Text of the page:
The people in and around Kobe, Japan, are commemorating the 10th anniversary of a major earthquake, which left almost 6,500 people dead.
Ten years to the minute, at 5:46 a.m., Kobe paused to remember those who perished in the 7.3 magnitude earthquake.
In Higashi Park candles were lit for each of the 6,433 people who died on January 17, 1995.
Kobe Mayor Tatsuo Yada told those who gathered for the memorial that that last October's killer quake in Niigata, Japan, and the Indian Ocean tsunami last month are reminders of the inherent danger from nature.
At an indoor ceremony here later in the day, Emperor Akihito said he hopes the memories of the tragedy a decade ago stay alive.
The Emperor says he wants those who survived the Kobe earthquake to convey to the rest of the world their experiences and achievements so society can become safer in the face of natural disasters.
The Great Hanshin Earthquake, as it is known here, caused nearly $100 billion worth of damage and left several hundred thousand people homeless.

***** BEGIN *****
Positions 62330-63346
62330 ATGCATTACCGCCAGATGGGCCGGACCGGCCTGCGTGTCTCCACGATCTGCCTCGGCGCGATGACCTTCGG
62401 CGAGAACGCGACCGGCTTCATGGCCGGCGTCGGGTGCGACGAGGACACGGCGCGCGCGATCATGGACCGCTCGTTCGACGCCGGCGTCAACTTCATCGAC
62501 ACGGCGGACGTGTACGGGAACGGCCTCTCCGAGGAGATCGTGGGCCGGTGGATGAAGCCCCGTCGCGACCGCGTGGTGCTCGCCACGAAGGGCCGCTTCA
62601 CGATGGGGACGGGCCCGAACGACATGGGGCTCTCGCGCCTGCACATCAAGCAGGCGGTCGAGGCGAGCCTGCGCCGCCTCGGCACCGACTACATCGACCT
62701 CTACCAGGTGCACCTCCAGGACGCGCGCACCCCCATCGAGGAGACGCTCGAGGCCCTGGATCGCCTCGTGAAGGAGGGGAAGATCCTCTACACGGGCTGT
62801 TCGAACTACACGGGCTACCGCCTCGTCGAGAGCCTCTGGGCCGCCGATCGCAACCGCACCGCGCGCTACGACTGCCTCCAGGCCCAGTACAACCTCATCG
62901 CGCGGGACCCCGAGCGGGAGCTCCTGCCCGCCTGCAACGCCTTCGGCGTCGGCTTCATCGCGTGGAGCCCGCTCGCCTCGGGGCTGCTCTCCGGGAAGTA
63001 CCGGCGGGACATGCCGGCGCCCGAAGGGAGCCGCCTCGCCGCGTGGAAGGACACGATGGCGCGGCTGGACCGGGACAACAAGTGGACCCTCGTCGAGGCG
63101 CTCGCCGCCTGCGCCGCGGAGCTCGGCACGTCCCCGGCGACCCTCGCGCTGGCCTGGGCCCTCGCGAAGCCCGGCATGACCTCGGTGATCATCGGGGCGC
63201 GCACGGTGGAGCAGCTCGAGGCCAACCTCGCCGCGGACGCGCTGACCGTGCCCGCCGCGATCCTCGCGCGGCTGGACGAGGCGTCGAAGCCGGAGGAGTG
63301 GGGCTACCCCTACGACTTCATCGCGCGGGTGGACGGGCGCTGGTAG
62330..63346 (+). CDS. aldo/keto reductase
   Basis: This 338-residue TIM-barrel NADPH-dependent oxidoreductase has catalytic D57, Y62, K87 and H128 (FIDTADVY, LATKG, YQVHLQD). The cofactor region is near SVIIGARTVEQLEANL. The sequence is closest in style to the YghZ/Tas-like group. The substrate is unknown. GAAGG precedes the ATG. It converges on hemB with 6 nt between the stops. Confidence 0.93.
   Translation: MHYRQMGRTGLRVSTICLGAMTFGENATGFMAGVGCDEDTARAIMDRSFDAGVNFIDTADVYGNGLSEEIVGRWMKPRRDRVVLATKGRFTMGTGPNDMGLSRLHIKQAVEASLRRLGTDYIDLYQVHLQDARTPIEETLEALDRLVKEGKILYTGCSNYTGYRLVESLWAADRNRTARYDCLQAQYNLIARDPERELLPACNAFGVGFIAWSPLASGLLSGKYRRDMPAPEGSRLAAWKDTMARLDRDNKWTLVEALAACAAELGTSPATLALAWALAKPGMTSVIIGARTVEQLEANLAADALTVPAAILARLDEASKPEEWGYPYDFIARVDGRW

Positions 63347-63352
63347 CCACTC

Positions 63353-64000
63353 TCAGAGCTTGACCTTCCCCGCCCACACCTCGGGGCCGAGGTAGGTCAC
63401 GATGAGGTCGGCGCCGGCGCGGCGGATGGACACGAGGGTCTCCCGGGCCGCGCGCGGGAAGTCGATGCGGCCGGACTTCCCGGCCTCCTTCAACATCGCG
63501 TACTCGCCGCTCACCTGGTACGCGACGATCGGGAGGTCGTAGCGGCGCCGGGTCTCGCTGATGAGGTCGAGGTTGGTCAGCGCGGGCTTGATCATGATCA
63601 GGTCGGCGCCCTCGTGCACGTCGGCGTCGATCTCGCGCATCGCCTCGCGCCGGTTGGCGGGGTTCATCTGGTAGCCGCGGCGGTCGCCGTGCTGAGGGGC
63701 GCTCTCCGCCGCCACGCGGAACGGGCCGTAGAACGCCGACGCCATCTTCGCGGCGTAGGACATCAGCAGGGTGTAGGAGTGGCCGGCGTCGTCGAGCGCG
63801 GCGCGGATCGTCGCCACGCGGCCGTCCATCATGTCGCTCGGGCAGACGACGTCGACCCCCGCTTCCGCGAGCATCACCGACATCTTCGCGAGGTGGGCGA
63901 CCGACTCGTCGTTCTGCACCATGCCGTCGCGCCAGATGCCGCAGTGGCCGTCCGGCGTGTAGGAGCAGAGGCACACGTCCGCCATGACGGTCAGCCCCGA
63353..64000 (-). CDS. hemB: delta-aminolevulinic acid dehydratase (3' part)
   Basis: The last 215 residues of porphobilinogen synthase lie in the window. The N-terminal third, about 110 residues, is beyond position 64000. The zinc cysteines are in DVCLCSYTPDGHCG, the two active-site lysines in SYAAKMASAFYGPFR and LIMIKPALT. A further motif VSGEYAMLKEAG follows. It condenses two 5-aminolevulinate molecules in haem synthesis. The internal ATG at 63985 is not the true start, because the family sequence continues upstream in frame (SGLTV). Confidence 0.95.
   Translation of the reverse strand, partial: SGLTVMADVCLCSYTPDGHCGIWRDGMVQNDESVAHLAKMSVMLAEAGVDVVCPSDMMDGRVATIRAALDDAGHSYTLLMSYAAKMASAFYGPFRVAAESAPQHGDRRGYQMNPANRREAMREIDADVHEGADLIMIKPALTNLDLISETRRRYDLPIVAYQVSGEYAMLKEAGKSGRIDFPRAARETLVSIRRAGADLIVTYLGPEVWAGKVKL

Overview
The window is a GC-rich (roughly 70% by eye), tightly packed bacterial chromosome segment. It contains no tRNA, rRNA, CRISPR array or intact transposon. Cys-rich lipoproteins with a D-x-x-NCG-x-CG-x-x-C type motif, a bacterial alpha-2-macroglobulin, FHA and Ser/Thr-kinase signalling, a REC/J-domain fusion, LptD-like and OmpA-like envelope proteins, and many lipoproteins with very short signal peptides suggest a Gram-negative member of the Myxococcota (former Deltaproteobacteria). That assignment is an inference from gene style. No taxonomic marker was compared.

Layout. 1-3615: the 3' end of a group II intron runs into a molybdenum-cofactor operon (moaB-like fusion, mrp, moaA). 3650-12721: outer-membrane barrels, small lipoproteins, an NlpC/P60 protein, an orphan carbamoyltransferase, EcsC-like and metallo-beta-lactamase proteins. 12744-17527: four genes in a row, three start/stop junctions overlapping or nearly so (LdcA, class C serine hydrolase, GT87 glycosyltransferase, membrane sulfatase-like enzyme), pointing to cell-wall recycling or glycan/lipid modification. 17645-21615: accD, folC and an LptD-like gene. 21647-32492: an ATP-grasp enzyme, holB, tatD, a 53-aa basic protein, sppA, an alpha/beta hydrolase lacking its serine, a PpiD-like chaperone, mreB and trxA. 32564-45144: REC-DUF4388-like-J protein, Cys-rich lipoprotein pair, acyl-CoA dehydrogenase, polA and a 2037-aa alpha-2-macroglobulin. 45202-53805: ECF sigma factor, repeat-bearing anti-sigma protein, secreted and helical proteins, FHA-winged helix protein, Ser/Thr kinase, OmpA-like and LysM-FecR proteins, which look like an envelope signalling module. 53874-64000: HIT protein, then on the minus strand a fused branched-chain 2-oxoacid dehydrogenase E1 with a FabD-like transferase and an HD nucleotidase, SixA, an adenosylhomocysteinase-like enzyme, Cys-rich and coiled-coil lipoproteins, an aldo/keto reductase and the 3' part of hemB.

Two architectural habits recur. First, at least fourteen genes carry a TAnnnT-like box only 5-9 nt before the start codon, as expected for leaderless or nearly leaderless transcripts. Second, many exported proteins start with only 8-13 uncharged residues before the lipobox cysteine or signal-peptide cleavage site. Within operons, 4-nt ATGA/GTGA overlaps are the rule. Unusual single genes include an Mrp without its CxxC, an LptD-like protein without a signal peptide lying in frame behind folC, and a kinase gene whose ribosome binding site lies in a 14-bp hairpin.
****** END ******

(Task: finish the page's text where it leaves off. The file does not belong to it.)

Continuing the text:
While Kobe's infrastructure has been totally rebuilt, many of the survivors in this city of 1.5 million people have not recovered. Surveys show that nearly half of the residents say their lives are not yet back to normal.
Resident Moto Shinoda says the past decade has been especially tough on the elderly who lost their homes.
Mr. Shinoda says he and others have struggled to maintain their independence but it has been a difficult 10 years.
The quake also continues to take its toll on the young. Officials say more than 1,000 children still require mental health treatment for trauma suffered from the quake.
Japan is one of the world's most earthquake-prone nations. Despite that, government officials say almost half of the country's towns and cities are still unprepared to deal with the aftermath of a devastating tremor. They are concerned that communities lack emergency response plans, have not formed local rescue teams and have taken no steps to reinforce public buildings, such as schools.